But even more exciting was the performance of the British men. With no representatives in this race in Kampala two years ago, no stand out names among the British contenders, and similarly loose selection criteria to recent years, concern that the days of British men testing themselves against the best in the world being over were not unfounded.
After months of speculation, a full team was finally declared and those that went both justified their selection and showed that you don’t need to be a household name to return a respectable result.
Athletes selected for this event in the future may well have the big performances of Patrick Dever et al. to thank for reminding selectors that Britain can and should be part of this event.
Big head-to-heads can live up to expectation
The senior men’s race was built up to be one of the biggest three-way battles this sport has ever seen. And it more than delivered.
Two-time defending champ Geoffrey Kamworor versus last year’s almost man Joshua Cheptegei and the junior champ and inform man Jacob Kiplimo. Kenya versus Uganda. Youth versus experience.
And if Disney did cross country films, they could not have written a more fitting ending. In true fairytale storylines, the outcome of this one only became obvious in the closing moments; but in retrospect, there was only ever going to be one winner. Cheptegei wasn’t going to mess up an opportunity like this a second time.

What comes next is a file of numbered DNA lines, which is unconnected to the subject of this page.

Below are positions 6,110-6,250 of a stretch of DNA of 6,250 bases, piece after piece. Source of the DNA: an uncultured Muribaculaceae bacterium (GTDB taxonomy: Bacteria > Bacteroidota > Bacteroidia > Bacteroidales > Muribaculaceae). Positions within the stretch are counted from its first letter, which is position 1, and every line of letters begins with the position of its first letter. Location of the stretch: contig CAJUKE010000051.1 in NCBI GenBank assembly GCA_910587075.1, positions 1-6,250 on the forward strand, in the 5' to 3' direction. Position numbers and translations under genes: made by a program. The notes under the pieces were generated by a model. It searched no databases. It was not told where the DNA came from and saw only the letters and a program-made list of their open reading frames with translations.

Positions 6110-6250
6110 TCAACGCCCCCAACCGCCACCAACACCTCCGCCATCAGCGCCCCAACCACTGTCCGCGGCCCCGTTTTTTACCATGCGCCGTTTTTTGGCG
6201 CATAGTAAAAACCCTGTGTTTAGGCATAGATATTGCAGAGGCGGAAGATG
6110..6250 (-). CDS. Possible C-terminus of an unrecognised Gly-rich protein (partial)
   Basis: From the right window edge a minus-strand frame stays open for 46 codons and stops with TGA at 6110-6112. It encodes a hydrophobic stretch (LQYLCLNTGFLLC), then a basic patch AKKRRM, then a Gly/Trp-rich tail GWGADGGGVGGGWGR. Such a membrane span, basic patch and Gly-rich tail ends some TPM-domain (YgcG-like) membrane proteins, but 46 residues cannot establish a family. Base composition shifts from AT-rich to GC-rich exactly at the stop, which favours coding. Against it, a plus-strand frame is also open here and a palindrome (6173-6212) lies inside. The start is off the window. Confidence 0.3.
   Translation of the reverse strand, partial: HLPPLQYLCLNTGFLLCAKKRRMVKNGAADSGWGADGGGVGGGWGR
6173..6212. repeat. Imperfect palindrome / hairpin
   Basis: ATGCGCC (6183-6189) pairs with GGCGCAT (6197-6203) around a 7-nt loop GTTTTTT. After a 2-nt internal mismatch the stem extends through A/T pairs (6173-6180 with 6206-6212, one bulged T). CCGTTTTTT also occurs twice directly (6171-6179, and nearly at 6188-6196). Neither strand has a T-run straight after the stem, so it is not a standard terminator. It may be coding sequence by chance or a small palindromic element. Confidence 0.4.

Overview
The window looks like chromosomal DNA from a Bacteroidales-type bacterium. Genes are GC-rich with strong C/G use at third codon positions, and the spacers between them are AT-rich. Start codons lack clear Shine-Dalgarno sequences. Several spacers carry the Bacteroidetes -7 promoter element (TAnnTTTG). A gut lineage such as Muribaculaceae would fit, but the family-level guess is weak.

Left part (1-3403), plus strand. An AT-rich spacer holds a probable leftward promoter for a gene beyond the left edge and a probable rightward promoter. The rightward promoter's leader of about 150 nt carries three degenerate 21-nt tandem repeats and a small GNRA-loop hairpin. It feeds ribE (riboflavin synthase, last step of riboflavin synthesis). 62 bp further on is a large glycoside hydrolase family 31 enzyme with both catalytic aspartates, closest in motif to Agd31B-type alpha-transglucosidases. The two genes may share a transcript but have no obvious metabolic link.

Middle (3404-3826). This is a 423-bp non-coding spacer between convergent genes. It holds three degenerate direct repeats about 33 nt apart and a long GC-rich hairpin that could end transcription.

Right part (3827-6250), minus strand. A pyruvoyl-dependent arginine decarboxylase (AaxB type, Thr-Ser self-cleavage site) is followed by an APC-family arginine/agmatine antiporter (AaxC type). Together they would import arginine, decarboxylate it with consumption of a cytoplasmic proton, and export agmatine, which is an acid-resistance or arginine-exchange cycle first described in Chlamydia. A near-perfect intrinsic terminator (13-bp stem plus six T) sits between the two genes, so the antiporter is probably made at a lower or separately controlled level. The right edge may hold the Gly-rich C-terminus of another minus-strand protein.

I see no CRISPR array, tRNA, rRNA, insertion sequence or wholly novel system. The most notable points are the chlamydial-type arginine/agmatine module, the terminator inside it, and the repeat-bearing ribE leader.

Elsewhere, Helen Obiri became the seventh consecutive Kenyan winner of the senior women’s race ahead of last year’s U20 silver and gold medallists. Beatrice Chebet, Alemitu Tariku and Tsigie Gerbeselama produced one of the most dramatic finishes in the event’s history in the junior women’s race.
For the first time since 1984 there were no Kenyans on the U20 men’s podium as Milkesa Mengesha, Tadase Worku and Oscer Chelimo stole the show.
And while the relay hasn’t quite reached its full potential on this stage, Saturday’s race did produce a somewhat dramatic finish with Kenya’s title challenge not just falling away in the final stages, but fading so badly that Morocco were able to get up and seize the silver behind Ethiopia.
The Ugandans are coming
Uganda had a handful of contenders at their home event in Kampala two years ago, with Jacob Kiplimo winning the U20 race, and Joshua Cheptegei making a brave, if ultimately doomed, effort to win the senior men’s race. They sneaked team bronze in the senior men’s and junior women’s races too but were still a long way off the pace set by Kenya and Ethiopia.
This year they were just one point short of picking up team medals in all four races, earned three individual medals, beat the Kenyans to silver in the junior men’s race, and in securing team gold in the senior men’s race, landed arguably the biggest team prize in athletics; the prize which Kenya and Ethiopia have shared between them for almost four decades.
Uganda had 10 top 10 finishers across the four individual races on Saturday. Six of those came in the two senior races, the same number both Kenya and Ethiopia achieved. They were third on the medal table, the same result they achieved two years ago, but the gap this time was much smaller.
And the bright yellow vests of this East African nation were dominant at the front of the field throughout the day. Uganda have graduated from best of the rest, to serious contenders. They are truly a force to be reckoned with.
A secret it should stay
Someday, unfortunately, people will realise World Cross Country’s true value, slap a hefty price on entry tickets, and make it accessible only to those with money and connections.
Cowboy administrators may even one day start dealing in black market tickets for those desperate to be seen among the esteemed faces in the crowd.
World Cross is sport’s best kept secret.
Let’s keep it that way!